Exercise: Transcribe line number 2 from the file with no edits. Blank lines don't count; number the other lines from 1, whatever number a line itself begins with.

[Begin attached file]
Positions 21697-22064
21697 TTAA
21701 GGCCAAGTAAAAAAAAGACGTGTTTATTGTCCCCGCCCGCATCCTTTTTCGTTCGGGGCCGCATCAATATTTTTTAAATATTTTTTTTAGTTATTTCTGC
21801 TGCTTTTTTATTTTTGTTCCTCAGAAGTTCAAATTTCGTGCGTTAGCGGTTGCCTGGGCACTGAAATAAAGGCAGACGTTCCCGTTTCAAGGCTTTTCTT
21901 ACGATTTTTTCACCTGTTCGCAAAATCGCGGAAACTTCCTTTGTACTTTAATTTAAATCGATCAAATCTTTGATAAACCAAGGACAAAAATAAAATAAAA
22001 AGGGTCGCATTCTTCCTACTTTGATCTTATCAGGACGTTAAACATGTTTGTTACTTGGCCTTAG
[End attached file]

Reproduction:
21697 TTAA